According to the Vedas, the ancient scriptures of India, the most valuable usage of time is hearing of the proper subject matter. “Lend your ears to talks about Lord Hari, the Supreme Lord who removes the distresses of His devotees. You don’t have to process the information right away or take a test. Just listen to what others who love Him have to say about His pastimes, qualities, and innermost desires.” God has hankerings, but as He is completely spiritual, His desires are never debilitating. One who taps into this stream of consciousness and works to meet the desires of the original Divine Being soon finds themselves armed with supreme wisdom and the ability to proceed properly in even the toughest situations.

HanumanCase in point Shri Hanuman, one of the most worshiped figures of the Vedic tradition. Just as hearing about God is beneficial for the mind distracted by hankerings for sense gratification, becoming familiar with the heroic feats of Hanuman, who is forever devoted to God in His form as Lord Rama, has only a positive influence on the mind. What’s interesting to note, however, is that Hanuman is not always definitive in his decisions. Just because he is attached to Rama, engaged in His service, and endowed with both physical and mental strength doesn’t mean that he is above deliberation. His devotion to Rama makes him use his judgment more, especially in critical situations where the right course of action isn’t always obvious.

During one notable time in his life, Hanuman was drowning in a sea of doubt and fear as to the future. Rama roamed the earth in the guise of a warrior prince, and as any noble royal man belonging to a famous family would do, He married a most beautiful princess. In the spiritual world, the Supreme Lord enjoys the company of His eternal consort, who is the ideal representation of how the energy sparks emanating from God should behave. When the Lord descends to the phenomenal realm, the eternal consorts often come along. With Sita Devi, Rama married the goddess of fortune herself, Lakshmi Devi.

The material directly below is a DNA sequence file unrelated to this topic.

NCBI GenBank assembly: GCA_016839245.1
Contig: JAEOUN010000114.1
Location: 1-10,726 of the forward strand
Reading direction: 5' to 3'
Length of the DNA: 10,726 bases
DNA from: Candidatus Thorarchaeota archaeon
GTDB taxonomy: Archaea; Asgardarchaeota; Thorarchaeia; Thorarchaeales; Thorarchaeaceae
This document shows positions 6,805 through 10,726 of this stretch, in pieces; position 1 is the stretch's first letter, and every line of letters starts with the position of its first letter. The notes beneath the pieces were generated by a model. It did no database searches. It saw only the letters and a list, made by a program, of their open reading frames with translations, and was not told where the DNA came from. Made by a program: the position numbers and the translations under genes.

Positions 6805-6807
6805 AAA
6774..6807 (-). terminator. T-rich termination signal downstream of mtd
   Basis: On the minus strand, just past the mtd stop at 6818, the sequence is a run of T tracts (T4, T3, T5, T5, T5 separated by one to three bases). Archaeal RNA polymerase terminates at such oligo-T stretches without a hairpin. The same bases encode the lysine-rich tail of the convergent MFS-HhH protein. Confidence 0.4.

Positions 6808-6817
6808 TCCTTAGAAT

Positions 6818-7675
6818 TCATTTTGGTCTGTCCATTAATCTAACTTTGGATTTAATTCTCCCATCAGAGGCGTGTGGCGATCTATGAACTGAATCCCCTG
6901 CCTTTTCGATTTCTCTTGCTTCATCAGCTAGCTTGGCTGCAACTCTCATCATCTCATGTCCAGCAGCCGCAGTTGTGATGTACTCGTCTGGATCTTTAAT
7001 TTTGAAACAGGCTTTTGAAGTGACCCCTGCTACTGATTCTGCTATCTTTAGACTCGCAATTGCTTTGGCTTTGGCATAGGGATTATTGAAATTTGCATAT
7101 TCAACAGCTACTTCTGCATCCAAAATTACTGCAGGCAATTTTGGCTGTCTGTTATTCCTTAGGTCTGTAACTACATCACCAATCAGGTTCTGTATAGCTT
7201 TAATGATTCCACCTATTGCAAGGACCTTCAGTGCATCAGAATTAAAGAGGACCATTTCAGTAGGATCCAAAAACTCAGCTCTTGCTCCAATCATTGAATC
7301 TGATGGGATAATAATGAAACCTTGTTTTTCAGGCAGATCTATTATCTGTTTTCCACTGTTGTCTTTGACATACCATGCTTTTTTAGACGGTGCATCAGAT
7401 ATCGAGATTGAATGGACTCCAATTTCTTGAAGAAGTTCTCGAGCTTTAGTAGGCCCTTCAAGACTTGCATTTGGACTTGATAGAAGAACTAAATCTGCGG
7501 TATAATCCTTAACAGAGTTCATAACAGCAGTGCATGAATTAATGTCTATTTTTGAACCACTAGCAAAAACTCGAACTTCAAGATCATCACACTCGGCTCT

Lord Rama could easily make everything better for everyone, remove all distress, and allow everyone to sit on the couch with their feet up without having anything to do. As this wouldn’t bring lasting happiness to anyone, Rama makes sure that there are ample tasks available to the individual hankering for service to the divine, a way to tap into the soul’s active propensity. It is seen that health experts recommend some type of exercise for a few days a week to break free of the sedentary lifestyle. Exercise keeps the body active, and the benefits redound to other areas of life as well.

Sita and RamaIn the same way, one who is constantly active in their service to Rama will see mental felicity as a nice side effect. To Hanuman, Rama gave the daunting task of finding Sita after she had been secretly taken away from the couple’s cottage in the forest of Dandaka. Hanuman started brilliantly by singlehandedly crossing over the mighty ocean to reach the shores of Lanka, the island where Sita had been taken by the king of Rakshasas, Ravana.

Getting to Lanka wasn’t easy. The celestials in the sky were watching with amazement as Hanuman overcame every obstacle thrown his way. Then in Lanka the dedicated messenger had to mask his figure, for the Rakshasas would notice a monkey-form in their town. Hanuman seems to have an odd exterior, but for practicing devotion to the Lord, there is no requirement that one belong to a certain family or race. Every living being is attached to the Lord, so if He decides that a monkey-type person is worthy of engaging in service, nothing will stop them in their march towards spiritual perfection.

Hanuman couldn’t find Sita though. He really wanted to see her, even though he had never met her before. Being in Lanka was no picnic either, as the town’s residents were accustomed to a lifestyle dedicated to maya, or illusion. There was tremendous opulence, so much so that the floors of the buildings had crystals in them. The women were very beautiful and everyone spent their time intoxicated and enjoying each other’s company. “Eat, drink and be merry”. What could be wrong with that? Ah, but the illusion only masked the sinfulness of the king Ravana, who had more wives than could be counted. Despite his playboy lifestyle, he had to steal the wife of another man, revealing that his senses weren’t satisfied in the least. He had advisors warning him against taking Rama’s wife, but since his mind couldn’t be directed towards the proper channels, he walked straight into ultimate doom, like a moth going to a flame.